Aug. 6, 2007 -- Wood floors look great, but they don't have to be as high maintenance as many of us think. The folks at the Good Housekeeping Institute have been at it again, this time investigating the best and easiest ways to clean wood floors.
Wipe Out Dust Bunnies — Without Vacuuming
Go no farther than the laundry room. Used dryer sheets are like magnets to dust! Use them to wipe the corners and baseboards. Be sure to use the sheets after their spin in the dryer — fresh sheets have softener in them and you don't want that on your floors.
Deep Cleaning: Wax, Paint, Scuff Marks
Wax: Take a bag of ice and cover the wax for about 30 seconds. This hardens the wax and makes it brittle. Then take a blunt-edged putty knife and chip the wax off.
Dried Paint: Soak a rag in alcohol and wipe the paint — it should loosen the splatter marks. Then use a putty knife (or spatula) to scrape off the paint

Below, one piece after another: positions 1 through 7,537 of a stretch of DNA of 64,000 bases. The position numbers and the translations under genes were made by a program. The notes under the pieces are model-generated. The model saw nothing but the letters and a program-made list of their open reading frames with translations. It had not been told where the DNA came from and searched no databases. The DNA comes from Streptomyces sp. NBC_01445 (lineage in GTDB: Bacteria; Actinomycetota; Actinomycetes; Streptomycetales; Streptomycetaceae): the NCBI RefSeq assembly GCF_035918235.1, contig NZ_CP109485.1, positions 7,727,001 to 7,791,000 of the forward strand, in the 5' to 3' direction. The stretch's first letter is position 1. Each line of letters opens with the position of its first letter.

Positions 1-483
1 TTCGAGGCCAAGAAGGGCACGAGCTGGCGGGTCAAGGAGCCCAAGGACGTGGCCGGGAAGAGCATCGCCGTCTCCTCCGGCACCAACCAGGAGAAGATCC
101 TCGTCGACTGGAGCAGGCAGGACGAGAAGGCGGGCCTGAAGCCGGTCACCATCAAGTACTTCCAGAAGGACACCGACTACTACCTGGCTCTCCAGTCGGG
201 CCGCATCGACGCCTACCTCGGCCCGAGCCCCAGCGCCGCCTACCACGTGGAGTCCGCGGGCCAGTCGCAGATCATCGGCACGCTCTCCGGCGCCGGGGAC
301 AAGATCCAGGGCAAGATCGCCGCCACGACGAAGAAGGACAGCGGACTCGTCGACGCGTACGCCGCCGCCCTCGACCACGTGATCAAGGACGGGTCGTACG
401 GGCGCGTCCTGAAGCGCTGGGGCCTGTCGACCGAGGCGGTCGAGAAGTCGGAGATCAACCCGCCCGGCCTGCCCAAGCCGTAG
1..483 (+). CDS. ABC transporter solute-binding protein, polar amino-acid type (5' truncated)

Scuff Marks: If you're wearing socks, rub the streaks with your toe. This almost always makes the lines disappear. If that doesn't work, apply a finish-friendly cleanser with a soft cloth, then buff.
Weekly Vacuum Once-Over
Be careful — upright vacuums all have rotating brushes, which can scratch floors. Newer models give you the option of disabling those brushes, but older ones don't. If you can't turn off the brushes, use a Swiffer or a broom.
Polyurethane finish: When using a floor-cleaning product, spray it on a reusable microfiber cloth and work the rag across a small section of the floor. (Or you could use a microfiber mop and save your knees!) Dry with a clean cloth, then move onto the next spot. Don't wet the entire area at once because that could damage the wood.
Good Housekeeping recommends Orange Glo Hardwood Floor cleaner or Method's Omop Wood-Cleaning Kit.